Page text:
To continue to explore the potential links (or perceived links) between cycling and gentrification, I thought it would be important to solicit unbiased opinions from outside of the cycling community. For this, I reached out to Rashawn, long-time resident of the Bayview neighborhood of San Francisco (and the neighborhood inhabited by yours truly.) Below is a series of questions and answers via an email conversation. Rashawn’s perspective provides an extremely valuable outside perspective that all of us interested in bicycle advocacy and advancement need to consider. It can become quite common for advocates of any cause to find themselves constantly “preaching to the chior.” Only by actively soliciting, and taking the time to understand, the opinions of those that are outside our group can we truly find ways to expand the cause we are advocating for.
Note: Any links included in the below transcript were added by me (after the fact) to help provide context for those unfamiliar with the Bayview community, or items referencing what can reasonable be considered “local knowledge.”
JustAnotherCyclist: Thanks for taking the time to talk with me. Can you tell us who you are, and a bit about yourself?
Rashawn: I am a Black woman who has deep roots in Arkansas and Louisiana. My family began migrating to the Bay Area during WWII, drawn by the promise of opportunities in the shipyards and looking for a better life. My grandmother came here in 1945, and sent for her children (including my 10 year old mother) a few years later. My parents settled here following my father’s stint in the Army. I was born and raised in San Francisco, and have never lived anywhere else.
Pedaling and riding. Sound synonymous. But to me the two have some very different connotations.
Pedaling is using the bike to get from one place or another. Generally speaking, pedaling is focused on the destination. You are trying to get somewhere. In that regard the fact that it is done on a bicycle is pretty arbitrary – you could have accomplished the same goal using public transportation, a pair of sneakers, or (Gasp!) a car.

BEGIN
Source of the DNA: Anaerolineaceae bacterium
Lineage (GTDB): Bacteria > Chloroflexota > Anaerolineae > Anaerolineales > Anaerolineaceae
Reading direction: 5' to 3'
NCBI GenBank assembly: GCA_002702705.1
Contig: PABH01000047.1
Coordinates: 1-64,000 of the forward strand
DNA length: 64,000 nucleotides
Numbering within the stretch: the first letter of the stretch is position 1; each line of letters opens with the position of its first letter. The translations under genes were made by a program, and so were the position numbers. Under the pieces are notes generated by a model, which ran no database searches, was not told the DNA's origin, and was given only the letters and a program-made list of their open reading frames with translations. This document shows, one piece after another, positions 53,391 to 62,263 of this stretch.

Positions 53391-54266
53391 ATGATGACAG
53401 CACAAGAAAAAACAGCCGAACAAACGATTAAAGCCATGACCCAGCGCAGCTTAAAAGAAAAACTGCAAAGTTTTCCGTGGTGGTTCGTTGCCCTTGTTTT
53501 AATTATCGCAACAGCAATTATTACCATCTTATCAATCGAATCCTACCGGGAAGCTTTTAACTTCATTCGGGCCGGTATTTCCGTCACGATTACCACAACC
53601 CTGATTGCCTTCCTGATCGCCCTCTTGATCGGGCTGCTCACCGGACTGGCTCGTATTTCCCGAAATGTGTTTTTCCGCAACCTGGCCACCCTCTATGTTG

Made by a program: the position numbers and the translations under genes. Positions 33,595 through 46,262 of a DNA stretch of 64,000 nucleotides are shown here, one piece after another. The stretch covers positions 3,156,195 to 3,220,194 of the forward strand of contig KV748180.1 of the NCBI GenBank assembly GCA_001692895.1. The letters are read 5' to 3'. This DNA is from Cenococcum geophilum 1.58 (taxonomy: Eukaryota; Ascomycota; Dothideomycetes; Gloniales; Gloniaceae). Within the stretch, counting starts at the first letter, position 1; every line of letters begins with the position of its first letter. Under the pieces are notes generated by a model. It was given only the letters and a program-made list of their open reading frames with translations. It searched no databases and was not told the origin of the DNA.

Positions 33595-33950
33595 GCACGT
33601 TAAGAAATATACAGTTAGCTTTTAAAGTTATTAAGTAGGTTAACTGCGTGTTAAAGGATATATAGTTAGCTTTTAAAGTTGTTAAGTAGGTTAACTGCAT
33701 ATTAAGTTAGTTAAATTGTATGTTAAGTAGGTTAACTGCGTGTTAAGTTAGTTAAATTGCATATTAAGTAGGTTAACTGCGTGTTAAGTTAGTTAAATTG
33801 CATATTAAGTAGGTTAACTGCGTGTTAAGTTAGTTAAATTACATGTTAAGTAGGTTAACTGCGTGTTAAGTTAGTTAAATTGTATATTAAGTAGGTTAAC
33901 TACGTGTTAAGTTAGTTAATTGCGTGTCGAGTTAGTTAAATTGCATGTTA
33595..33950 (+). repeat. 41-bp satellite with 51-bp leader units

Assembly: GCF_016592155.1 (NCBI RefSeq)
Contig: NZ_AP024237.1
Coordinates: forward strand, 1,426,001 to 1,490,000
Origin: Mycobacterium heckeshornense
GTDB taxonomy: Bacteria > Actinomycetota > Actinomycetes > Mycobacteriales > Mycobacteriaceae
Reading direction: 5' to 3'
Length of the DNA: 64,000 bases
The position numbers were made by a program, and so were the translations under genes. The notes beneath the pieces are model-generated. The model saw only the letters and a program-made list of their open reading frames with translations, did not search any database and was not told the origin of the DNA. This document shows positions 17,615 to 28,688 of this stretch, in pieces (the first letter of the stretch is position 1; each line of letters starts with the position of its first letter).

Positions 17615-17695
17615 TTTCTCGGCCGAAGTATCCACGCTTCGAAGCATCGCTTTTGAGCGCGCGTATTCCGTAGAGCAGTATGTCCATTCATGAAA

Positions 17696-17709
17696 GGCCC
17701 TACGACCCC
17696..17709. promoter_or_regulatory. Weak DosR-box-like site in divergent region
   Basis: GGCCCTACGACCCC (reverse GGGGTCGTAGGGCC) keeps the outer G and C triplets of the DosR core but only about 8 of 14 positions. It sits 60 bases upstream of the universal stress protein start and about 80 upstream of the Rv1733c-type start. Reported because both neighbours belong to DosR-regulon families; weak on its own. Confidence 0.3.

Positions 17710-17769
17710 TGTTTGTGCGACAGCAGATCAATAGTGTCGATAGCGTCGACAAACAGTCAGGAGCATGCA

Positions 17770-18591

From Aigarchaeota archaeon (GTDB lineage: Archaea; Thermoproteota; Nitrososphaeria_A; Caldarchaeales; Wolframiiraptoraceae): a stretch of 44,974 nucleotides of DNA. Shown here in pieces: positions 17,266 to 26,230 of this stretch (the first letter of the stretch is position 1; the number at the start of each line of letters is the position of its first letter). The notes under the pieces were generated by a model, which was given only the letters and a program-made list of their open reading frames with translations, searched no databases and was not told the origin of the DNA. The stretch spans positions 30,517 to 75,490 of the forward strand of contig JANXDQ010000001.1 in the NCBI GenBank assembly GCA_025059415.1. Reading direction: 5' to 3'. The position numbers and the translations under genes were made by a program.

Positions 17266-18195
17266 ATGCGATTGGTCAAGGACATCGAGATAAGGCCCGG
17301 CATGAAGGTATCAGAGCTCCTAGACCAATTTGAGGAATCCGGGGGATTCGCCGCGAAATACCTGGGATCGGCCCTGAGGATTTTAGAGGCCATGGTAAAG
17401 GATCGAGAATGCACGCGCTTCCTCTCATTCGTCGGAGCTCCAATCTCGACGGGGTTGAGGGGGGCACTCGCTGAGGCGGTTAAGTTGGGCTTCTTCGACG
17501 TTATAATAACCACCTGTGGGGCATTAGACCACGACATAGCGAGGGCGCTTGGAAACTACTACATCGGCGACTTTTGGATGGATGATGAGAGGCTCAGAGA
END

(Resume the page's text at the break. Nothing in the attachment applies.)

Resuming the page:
When riding, however, the destination is often completely arbitrary. Rather, it is the act of being on the bike that is the primary goal and motivation. Riding is what you are doing when you get the endorphins pumping. It is what you are doing when you are trying to get up that hill faster than ever before, or just trying to hang on the wheel of that faster group of cyclists. It is crossing yet another county line… to cross yet one more state line.
As long as there are people willing to buy stolen bikes, there are people willing to supply them. While we can all do things to help protect us as individual riders, and our bikes, it doesn’t really go to the source of the problem. Many local jurisdictions have come up with some great and creative programs to try and stem the supply. But as long as bike theft is a relatively safe activity (as far as illegal, slimy activities go) it will continue to run rampant.
This is actually part of what was driving my recent post about bicycle licensing. Sure, the original article was written somewhat tongue-in-cheek (something that the folks over on reddit seemed to have missed.) It is easy to argue for bike licensing as an anti-theft activity, because, well, bike licensing ain’t ever gonna happen™. But it drives to a real, different way of thinking about bike theft.